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Comparative Study
, 236 (8), 2373-2388

Impacts of Inter-Trial Interval Duration on a Computational Model of Sign-Tracking vs. Goal-Tracking Behaviour

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Comparative Study

Impacts of Inter-Trial Interval Duration on a Computational Model of Sign-Tracking vs. Goal-Tracking Behaviour

François Cinotti et al. Psychopharmacology (Berl).

Abstract

In the context of Pavlovian conditioning, two types of behaviour may emerge within the population (Flagel et al. Nature, 469(7328): 53-57, 2011). Animals may choose to engage either with the conditioned stimulus (CS), a behaviour known as sign-tracking (ST) which is sensitive to dopamine inhibition for its acquisition, or with the food cup in which the reward or unconditioned stimulus (US) will eventually be delivered, a behaviour known as goal-tracking (GT) which is dependent on dopamine for its expression only. Previous work by Lesaint et al. (PLoS Comput Biol, 10(2), 2014) offered a computational explanation for these phenomena and led to the prediction that varying the duration of the inter-trial interval (ITI) would change the relative ST-GT proportion in the population as well as phasic dopamine responses. A recent study verified this prediction, but also found a rich variance of ST and GT behaviours within the trial which goes beyond the original computational model. In this paper, we provide a computational perspective on these novel results.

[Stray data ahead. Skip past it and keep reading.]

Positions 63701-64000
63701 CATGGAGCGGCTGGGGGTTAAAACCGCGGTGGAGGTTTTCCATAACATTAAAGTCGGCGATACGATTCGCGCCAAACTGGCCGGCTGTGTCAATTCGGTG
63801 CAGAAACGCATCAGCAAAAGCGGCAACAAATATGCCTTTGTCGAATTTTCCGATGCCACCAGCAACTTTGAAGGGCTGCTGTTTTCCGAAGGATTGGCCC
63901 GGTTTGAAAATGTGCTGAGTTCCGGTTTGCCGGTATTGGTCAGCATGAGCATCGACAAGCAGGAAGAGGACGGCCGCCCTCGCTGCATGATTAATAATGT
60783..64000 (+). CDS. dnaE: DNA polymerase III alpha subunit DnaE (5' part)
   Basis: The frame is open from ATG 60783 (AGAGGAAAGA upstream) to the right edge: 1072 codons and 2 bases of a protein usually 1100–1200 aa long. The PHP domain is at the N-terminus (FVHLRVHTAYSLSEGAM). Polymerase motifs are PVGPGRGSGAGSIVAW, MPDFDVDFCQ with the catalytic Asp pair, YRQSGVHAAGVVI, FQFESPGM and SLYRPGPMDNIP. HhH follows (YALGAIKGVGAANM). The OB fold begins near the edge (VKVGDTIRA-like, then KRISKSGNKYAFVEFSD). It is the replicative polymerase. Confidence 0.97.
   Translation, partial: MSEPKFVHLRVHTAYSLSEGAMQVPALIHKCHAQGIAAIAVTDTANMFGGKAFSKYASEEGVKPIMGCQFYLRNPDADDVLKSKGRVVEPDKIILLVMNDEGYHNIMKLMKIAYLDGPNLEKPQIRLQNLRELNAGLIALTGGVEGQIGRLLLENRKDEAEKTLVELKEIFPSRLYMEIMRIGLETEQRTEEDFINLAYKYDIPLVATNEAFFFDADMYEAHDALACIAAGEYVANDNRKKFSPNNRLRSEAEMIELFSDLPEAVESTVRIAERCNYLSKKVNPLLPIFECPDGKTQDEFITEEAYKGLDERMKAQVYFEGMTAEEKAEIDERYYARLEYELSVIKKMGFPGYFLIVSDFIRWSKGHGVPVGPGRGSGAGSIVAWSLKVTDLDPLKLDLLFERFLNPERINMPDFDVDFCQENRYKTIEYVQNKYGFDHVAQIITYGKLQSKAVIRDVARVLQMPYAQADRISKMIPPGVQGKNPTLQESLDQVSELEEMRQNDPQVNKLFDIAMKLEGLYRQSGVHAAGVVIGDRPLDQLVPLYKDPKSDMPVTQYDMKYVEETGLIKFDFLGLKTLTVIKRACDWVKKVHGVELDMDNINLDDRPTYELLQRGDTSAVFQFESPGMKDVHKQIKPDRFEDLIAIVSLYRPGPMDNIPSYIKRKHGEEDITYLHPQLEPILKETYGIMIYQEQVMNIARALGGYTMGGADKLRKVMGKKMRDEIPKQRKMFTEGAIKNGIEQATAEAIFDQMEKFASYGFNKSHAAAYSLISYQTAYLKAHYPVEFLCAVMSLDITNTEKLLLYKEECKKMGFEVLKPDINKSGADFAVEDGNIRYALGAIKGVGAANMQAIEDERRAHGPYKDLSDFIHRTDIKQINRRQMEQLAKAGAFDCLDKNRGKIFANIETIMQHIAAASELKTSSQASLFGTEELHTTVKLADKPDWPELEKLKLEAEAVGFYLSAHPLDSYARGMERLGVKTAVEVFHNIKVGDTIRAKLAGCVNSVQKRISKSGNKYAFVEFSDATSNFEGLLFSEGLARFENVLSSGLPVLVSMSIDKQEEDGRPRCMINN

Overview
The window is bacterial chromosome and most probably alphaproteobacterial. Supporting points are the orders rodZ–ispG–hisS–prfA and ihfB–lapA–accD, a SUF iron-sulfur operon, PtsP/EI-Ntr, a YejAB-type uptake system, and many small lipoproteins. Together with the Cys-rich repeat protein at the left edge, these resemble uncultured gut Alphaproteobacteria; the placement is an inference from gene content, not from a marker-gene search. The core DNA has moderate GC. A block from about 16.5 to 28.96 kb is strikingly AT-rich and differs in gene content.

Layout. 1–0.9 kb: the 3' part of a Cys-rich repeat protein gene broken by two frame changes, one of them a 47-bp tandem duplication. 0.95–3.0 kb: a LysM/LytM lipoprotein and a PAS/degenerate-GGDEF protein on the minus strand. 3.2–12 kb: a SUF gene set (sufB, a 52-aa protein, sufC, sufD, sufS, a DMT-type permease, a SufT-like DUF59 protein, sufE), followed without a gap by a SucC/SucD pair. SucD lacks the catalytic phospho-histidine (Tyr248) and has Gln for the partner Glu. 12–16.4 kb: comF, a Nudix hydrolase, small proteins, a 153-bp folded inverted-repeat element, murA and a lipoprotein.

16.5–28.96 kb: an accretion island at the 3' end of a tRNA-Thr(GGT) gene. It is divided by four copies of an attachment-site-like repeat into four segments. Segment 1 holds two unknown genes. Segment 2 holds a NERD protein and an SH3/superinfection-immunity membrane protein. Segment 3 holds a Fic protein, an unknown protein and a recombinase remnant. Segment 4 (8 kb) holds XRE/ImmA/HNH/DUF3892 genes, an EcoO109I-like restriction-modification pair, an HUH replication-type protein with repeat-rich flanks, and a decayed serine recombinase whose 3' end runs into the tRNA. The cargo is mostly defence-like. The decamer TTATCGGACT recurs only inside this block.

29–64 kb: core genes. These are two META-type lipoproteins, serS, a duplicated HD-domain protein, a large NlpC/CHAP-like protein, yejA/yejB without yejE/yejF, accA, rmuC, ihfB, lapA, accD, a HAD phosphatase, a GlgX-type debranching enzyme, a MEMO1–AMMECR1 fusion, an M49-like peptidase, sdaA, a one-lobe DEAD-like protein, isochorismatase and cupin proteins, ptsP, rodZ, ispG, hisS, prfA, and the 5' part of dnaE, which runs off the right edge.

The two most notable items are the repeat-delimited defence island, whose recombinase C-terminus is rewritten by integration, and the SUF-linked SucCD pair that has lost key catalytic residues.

Keywords: Goal-tracking; Reinforcement learning; Sign-tracking.

Conflict of interest statement

The authors declare that there is no conflict of interest.

Figures

Fig. 1
Fig. 1
a MDP representation of a single trial from the original experiment by Flagel et al. (2009) adapted from Lesaint et al. (2014). There are six possible actions leading deterministically from one state to the next: exploring the environment (goE), approaching the lever (goL), approaching the magazine (goM), waiting, engaging with the closest stimulus, and eating the reward. Each of these actions focuses on a specific feature indicated in brackets: the environment (E), the lever (L), the magazine (M), and the food (F). These are the features used by the FMF learning component. The red path corresponds to sign-tracking behaviour and the blue path to goal-tracking behaviour. b Corresponding timeline of lever and food appearances
Fig. 2
Fig. 2
Schematic representation of the FMF-MB decision-making model adapted from Lesaint et al. (2014). The model combines a Model-Based learning system which learns the structure of the MDP and then calculates the relative advantage of each action in a given state, with a Feature-Model-Free system which attributes a value to different features of the environment which is generalized across states (e.g. the same value of the magazine is used in states 1 and 4). The advantage function and value function are weighted by ω, their relative importance determining the sign- vs goal-tracking tendency of the individual and then passed to the action selection mechanism modelled by a softmax function
Fig. 3
Fig. 3